Could there be anecdotal evidence out there? Yes. Could there be people in the U.S. military who object to this? Absolutely. The military is a reflection of American society.

[17:10:02] But again, the U.S. military operates by rules, regulation and military law. This may be the first time it's been told to operate by Twitter, Wolf.

BLITZER: All right, Barbara. Thanks very much. Barbara Starr at the Pentagon.

Let's get some more on all of this. Democratic Congressman Eric Swalwell of California is joining us. He's a member of both the Judiciary Committee the intelligence committees. Congressman, thanks very much for joining us.

REP. ERIC SWALWELL (D), CALIFORNIA: Thanks for having me back, Wolf.

BLITZER: Let me get your reaction to the president's important announcement today on Twitter, banning transgender Americans from serving in the U.S. military. What's your reaction?

SWALWELL: It shouldn't matter who you are, Wolf, only who you are for, and if you're for the United States, you should be able to serve in our armed services. And so this takes us very, very backwards.

He's also wrong about any costs it would incur on our military. The American Medical Association and studies on this show that the costs would be minimal.

And also, Wolf, I just want to tell you the will of the House of Representatives is to oppose this. We voted on a similar amendment last week. That was defeated. And so this is wrong in so many ways, including that he didn't even tell the Pentagon, it seems, about it, or go through any of the formal processes to implement something like this.

BLITZER: You heard all the speculation out there that the president made this surprise announcement this morning on Twitter in order to change the subject from some of the other sensitive issues he's been facing. What do you think?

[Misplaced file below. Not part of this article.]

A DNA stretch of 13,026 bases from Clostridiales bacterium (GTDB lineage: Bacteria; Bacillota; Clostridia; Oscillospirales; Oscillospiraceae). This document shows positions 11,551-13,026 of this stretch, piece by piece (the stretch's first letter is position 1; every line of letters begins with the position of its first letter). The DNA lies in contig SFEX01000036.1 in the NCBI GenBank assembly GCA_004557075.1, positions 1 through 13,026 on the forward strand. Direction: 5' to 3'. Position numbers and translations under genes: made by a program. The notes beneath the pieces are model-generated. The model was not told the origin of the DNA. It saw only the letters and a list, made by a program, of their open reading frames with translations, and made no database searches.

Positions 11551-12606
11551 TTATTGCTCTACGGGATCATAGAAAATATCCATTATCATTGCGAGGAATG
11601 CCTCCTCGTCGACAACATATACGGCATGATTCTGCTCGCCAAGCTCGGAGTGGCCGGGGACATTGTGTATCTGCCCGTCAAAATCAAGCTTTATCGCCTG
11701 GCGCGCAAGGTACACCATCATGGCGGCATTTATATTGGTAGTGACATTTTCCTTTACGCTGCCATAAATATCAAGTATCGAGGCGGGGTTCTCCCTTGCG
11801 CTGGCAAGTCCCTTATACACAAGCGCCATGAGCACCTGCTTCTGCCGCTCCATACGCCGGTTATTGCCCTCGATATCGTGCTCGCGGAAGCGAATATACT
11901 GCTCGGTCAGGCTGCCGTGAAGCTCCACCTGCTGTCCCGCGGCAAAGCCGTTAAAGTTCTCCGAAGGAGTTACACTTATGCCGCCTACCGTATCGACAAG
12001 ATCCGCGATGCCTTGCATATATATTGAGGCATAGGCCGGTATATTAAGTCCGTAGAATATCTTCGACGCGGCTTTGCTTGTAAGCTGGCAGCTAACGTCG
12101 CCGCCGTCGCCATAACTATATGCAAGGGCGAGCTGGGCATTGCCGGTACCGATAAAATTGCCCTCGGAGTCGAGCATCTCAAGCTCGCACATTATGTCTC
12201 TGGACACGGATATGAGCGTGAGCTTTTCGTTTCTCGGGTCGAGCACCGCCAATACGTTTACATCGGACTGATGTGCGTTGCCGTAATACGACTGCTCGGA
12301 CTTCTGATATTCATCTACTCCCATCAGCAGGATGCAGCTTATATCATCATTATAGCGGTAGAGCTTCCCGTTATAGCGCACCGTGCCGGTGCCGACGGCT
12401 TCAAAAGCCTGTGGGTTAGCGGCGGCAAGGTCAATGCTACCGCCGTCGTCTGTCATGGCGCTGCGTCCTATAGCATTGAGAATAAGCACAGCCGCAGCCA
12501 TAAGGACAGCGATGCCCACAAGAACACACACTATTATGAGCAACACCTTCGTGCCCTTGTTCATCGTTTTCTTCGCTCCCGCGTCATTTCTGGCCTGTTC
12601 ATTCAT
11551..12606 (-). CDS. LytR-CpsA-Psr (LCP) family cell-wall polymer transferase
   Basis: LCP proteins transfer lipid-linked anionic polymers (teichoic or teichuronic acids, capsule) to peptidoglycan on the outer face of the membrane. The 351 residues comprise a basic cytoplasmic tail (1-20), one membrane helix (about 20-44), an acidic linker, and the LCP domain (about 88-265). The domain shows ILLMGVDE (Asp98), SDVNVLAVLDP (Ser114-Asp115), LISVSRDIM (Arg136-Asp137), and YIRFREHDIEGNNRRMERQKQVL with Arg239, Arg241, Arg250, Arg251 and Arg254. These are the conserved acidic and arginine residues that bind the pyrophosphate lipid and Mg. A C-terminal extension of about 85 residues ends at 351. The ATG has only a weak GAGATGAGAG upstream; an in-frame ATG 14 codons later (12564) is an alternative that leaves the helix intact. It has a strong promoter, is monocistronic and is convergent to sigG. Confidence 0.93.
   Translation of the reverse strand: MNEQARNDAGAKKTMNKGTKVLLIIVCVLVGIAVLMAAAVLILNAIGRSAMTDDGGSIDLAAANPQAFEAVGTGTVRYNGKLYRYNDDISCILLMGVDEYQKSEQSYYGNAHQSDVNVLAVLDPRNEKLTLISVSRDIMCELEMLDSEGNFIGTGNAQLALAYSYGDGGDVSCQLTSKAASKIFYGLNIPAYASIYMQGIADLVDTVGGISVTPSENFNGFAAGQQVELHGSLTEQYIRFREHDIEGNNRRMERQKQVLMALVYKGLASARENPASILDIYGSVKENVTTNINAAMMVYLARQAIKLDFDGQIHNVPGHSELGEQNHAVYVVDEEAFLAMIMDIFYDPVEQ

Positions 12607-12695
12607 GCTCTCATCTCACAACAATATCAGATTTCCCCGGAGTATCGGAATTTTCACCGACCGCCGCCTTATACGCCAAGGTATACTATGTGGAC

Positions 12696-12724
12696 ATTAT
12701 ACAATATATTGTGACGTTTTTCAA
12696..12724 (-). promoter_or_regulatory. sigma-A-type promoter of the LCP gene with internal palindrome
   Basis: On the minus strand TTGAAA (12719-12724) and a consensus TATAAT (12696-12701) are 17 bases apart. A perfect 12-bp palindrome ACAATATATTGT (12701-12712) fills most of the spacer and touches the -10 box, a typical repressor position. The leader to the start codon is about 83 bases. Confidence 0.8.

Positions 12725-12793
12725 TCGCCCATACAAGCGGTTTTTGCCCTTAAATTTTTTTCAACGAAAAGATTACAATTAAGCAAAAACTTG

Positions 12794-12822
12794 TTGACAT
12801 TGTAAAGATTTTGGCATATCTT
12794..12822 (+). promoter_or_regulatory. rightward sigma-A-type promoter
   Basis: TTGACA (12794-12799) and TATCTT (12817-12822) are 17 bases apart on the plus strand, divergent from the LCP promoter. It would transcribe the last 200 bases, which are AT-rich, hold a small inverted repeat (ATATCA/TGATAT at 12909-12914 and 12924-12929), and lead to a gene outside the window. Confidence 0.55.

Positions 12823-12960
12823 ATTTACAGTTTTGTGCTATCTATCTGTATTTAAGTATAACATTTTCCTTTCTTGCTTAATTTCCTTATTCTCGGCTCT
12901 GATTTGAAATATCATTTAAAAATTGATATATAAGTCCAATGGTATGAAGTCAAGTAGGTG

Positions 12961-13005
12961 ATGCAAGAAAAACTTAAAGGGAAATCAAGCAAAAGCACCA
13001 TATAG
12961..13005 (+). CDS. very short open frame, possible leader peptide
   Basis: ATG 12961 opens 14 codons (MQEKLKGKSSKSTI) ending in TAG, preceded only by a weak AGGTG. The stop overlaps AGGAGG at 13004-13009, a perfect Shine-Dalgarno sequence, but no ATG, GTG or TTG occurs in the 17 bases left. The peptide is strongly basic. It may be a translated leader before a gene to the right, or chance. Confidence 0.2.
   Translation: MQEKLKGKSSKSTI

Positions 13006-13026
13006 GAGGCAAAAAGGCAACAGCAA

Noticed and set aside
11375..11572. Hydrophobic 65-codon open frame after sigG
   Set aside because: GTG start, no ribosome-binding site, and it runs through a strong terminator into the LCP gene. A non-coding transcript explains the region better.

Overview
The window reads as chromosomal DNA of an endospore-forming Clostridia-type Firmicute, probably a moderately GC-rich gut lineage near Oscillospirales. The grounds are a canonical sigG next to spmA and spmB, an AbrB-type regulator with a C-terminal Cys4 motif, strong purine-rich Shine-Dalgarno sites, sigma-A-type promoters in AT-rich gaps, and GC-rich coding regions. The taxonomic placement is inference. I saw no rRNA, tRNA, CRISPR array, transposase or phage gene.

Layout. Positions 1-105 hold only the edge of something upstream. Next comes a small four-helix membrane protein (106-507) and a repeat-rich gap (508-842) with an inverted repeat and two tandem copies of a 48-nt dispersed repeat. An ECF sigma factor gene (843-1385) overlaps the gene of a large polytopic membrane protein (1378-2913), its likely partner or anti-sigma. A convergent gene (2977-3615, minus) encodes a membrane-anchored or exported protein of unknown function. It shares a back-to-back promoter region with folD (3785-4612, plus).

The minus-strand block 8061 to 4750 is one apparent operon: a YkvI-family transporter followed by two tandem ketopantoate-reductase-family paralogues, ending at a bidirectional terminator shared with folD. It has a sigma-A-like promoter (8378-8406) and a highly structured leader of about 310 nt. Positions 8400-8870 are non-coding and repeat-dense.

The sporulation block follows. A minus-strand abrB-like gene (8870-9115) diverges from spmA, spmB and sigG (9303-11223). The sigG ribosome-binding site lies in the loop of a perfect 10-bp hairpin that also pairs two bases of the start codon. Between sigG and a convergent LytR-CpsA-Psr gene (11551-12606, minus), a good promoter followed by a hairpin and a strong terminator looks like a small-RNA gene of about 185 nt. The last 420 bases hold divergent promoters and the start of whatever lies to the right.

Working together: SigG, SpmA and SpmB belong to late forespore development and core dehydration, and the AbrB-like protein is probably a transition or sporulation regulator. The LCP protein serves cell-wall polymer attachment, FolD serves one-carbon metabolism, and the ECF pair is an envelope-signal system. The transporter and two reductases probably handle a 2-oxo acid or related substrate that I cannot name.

SWALWELL: Well, that's a very reckless way to govern. There are many important decisions that he has to make right now, including what we do about North Korea, which you mentioned in your opening, as well as how do we get people back to work in this country? He went to an audience last night of thousands of people who are counting on him to deliver better skills, better jobs and a better future, and I don't see any of that. So this is quite a reckless way to lead our country. BLITZER: Let's talk about some other important issues. The president

once again today attacking the attorney general of the United States, Jeff Sessions, again on Twitter. If President Trump were to fire the attorney general, what impact would that have on the investigation currently being conducted by your committee?

SWALWELL: Well, I support President Trump firing Attorney General Sessions not for the misguided reasons that he wants to fire him, though. So So I think because he was not forthcoming with the Senate and because he was involved with James Comey's firing, he can't leave the Department of Justice. Now, what this would trigger, though, would be the Senate would have to confirm a new attorney general. And I think this is an opportunity for Republicans and Democrats to unite, act as a coequal form of government, and really put some checks and reins on this president.

BLITZER: Do you believe that firing Sessions would signal the president's intent to also fire the special counsel, Robert Mueller?

SWALWELL: I don't know, Wolf. Honestly, I don't want to speculate, you know, without any evidence of that. I just -- I believe that, for different reasons, Attorney General Sessions should go.